The October long weekend saw the beginning of something new for Baptist Youth Ministries and our Baptist Churches around NSW and ACT. We piloted our first combined youth camp at the Glenrock Scout Camp in Newcastle.
The aim of our pilot State Youth Camp was to take the next step in exploring the possibility of developing a large combined event to resource our local churches. It was our conviction that a combined camp was one of the most effective ways we could gather our healthy and struggling youth ministries together to be challenged and encouraged.
This initiative has its origin with the current BYM Executive (made up then of the Youth Pastors from Gymea, Narwee, Thornleigh, Cherrybrook, Hawkesbury Valley and Narara Valley) who are seeking to facilitate stronger connections and support between our churches.
In addition to this it has become apparent that our larger churches and/or those who have a paid staff member often have their own youth camp, but this requires considerable resources to accomplish. Furthermore, many of churches do not currently run a youth camp.
In April 2014 Daniel Dalton (BYM Administrative Assistant), two of the Youth Pastors from the BYM Executive and I visited the BYM New Zealand Easter Camp in Hamilton with the aim of understanding the impact of their annual camp as well as the elements and resources required for its success. More than 5000 young people from over 100 churches were in attendance at the camp which included all the typical elements one might experience at a local church camp – the development of relationships, time spent in the Bible, and fun activities.
Churches have long recognised the benefit of spending time together in a camp or retreat context and recent research has reinforced this fact. McCrindle Research, in partnership with Christian Venues Australia, recently conducted a study on the impact of Christian Camping and concluded “…9 in 10 church attenders made the decision to become a Christian before the age of 30…” and that “…there are a number of factors that influence a person’s faith decision, from people who have a significant role in shaping one’s faith to activities that people become involved with.”
Additionally, they found that attendance at a Christian camp “…has an impact on the age at which someone is converted with a strong correlation in the data between young people coming to faith and their attendance at Christian camps…” with “…those who came to faith at 10-19 years, the importance of camp was acknowledged by 44.9%.” Social Change, Spiritual Trends: Christianity in Australia Today, McCrindle Research, 29.
Unfortunately due to factors such as time, cost and venues we are seeing less and less churches able to make use of these settings.
Our pilot camp saw the youth ministries from Coffs Harbour, Parramatta, Wallsend, Gymea, Hawkesbury Valley, Emu Plains, Wagga Wagga, Cherrybrook, Rathmines and Belmont.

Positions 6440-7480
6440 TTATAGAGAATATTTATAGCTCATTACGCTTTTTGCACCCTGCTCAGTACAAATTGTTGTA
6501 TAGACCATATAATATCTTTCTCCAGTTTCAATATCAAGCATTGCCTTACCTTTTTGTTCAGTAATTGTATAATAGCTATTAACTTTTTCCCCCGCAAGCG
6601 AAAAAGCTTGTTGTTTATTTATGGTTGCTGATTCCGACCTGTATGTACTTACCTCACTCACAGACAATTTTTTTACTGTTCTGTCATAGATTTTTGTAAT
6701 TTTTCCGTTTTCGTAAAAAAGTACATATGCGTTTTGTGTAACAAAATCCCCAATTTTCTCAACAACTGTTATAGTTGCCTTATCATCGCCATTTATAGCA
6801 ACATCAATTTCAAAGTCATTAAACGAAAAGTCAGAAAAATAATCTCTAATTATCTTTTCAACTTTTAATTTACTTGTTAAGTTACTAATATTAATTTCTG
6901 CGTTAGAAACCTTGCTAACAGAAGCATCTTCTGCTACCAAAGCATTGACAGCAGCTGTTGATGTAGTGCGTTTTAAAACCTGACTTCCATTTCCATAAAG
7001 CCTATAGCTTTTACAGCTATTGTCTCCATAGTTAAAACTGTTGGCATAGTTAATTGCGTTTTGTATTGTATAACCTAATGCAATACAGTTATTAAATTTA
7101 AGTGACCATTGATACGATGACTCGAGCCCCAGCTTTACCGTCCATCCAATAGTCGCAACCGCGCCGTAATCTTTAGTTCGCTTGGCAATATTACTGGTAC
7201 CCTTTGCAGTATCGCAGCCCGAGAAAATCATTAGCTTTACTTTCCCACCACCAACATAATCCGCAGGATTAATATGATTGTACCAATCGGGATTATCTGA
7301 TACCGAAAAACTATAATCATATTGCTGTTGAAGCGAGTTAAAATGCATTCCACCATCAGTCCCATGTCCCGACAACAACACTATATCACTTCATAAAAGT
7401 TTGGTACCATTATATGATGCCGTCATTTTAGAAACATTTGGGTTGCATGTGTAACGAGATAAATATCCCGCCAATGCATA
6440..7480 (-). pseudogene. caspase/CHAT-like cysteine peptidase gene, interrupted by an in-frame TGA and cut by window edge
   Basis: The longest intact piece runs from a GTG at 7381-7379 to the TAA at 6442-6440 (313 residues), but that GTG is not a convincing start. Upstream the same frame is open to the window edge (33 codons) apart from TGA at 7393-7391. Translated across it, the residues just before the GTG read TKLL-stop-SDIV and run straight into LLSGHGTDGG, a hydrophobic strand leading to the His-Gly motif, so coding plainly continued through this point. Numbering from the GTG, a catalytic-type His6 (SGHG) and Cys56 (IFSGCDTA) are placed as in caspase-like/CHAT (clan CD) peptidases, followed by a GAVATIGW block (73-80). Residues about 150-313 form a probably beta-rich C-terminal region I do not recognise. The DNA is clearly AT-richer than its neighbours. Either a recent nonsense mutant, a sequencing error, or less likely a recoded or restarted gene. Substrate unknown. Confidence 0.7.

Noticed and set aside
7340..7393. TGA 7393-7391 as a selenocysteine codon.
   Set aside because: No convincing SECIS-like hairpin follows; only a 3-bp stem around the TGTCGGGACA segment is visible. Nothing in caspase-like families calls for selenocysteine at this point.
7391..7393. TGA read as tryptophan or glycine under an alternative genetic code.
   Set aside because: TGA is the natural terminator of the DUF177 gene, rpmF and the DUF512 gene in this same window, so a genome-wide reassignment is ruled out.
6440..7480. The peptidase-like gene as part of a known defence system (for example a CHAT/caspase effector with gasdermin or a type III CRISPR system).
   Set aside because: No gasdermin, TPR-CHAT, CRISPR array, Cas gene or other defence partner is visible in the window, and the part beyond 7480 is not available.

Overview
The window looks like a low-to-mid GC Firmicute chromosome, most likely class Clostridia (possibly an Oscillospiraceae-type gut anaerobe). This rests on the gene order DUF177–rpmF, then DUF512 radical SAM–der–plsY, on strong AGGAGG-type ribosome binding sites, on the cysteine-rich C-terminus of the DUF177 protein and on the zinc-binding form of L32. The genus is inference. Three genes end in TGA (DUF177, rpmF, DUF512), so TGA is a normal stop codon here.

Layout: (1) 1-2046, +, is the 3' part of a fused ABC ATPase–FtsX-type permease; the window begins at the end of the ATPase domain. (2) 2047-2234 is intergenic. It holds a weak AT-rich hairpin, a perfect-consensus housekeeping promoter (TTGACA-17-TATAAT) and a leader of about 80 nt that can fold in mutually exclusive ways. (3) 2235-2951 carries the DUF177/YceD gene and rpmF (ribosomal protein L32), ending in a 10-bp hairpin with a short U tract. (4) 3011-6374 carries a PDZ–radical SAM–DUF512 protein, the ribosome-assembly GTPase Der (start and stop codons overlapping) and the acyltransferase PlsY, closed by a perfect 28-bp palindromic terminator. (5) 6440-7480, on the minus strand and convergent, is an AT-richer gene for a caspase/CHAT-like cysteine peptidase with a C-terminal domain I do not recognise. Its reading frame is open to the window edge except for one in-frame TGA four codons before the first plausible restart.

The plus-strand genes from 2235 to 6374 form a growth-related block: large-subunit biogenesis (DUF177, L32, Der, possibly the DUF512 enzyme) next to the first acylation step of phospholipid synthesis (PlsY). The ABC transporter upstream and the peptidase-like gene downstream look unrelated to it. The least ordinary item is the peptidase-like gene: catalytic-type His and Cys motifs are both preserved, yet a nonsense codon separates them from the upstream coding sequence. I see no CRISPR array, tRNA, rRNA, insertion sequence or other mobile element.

We used the Core 5 Values as our guiding framework in developing the program for the weekend which provided not only a healthy decision making tool for what to include but also the space to evaluate the effectiveness of the time beyond attendance.
1. Christ Centred
Our teaching sessions focused on Jesus: His life, His death and His resurrection
2. Mission Shaped
Teenagers engaged with the teaching over the weekend, no matter their current faith convictions and were challenged to make their own decision around the claims of Jesus. We also want young people to be inspired and equipped to participate in God’s mission.
3. People Empowering
Each local church was able to invest into the lives of their young people as well as connecting with others who are like-minded.
4. Relationally Committed
We know that connections between Baptist youth pastors are key in hosting any successful combined camp. It is out of these relationships that we will see stronger local church youth ministries across NSW and ACT. We are therefore asked people to not simply attend the pilot camp but to contribute to the running of the weekend.
5. Partnership Orientated
We engaged with a number of like-minded organisations to provide a safe and fun environment for young people. We trust this will continue to grow over the coming years.
Mitch Forbes from Thornleigh Community Baptist Church was our speaker and he did a tremendous job with at exploring the life, death and resurrection of Jesus and its implications for teenagers. The feedback we received from the weekend was that while the activities and food were great, it this was the talks that were the highlight.
Please join us in thanking God the time away and for all the churches who were involved. One girl commented to her youth pastor that it was the greatest of weekend of her life!
With such a solid start to what we pray will be a regular part of youth ministry calendars in our churches, planning for 2016 is already underway – only this time it will be opened to all of our Baptist churches in NSW and ACT.